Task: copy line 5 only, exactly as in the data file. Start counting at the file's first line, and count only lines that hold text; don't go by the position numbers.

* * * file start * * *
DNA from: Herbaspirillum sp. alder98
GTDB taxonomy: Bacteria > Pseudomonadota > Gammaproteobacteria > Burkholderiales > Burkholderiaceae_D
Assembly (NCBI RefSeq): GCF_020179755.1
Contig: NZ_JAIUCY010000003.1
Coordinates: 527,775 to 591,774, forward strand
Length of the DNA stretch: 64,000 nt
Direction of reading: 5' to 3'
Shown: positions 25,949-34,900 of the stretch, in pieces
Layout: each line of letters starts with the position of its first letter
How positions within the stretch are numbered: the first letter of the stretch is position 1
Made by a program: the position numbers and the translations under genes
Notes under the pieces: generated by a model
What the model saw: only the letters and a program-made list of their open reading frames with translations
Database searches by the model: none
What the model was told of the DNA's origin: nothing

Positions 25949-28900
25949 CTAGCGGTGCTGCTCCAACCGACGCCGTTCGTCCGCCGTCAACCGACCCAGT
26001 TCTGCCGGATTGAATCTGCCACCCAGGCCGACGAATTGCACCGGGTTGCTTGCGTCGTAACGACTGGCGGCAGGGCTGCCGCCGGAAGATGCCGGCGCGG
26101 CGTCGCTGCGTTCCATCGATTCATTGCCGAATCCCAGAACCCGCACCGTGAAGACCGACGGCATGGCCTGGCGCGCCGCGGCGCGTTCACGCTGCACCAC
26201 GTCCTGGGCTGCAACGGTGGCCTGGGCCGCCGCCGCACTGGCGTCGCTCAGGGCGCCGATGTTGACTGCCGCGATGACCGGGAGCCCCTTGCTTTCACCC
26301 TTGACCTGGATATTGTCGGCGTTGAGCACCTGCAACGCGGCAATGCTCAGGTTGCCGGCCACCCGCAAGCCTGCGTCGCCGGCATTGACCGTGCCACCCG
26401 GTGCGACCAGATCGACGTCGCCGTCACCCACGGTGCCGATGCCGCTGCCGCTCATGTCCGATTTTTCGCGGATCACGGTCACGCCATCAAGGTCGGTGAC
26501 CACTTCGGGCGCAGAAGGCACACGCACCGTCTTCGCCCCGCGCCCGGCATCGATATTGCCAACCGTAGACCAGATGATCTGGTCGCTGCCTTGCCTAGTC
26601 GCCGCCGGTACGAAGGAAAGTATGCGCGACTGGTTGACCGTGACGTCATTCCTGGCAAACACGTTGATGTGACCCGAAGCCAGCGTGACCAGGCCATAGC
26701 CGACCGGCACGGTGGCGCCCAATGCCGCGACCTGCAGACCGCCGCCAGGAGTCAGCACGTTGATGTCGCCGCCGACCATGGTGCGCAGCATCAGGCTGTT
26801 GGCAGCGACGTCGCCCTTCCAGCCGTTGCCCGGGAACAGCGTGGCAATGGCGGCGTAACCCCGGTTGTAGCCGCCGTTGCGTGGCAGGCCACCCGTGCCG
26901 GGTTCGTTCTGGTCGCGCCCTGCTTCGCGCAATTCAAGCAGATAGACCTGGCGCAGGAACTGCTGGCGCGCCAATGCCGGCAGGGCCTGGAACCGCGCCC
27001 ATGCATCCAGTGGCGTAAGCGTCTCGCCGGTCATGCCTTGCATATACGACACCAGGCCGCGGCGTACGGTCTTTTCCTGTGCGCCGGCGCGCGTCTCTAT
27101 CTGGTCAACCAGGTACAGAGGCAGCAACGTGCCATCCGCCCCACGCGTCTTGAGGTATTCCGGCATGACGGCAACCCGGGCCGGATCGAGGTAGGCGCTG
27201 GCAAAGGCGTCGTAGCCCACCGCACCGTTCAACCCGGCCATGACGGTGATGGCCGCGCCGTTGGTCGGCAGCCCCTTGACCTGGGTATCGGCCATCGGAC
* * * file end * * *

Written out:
Coordinates: 527,775 to 591,774, forward strand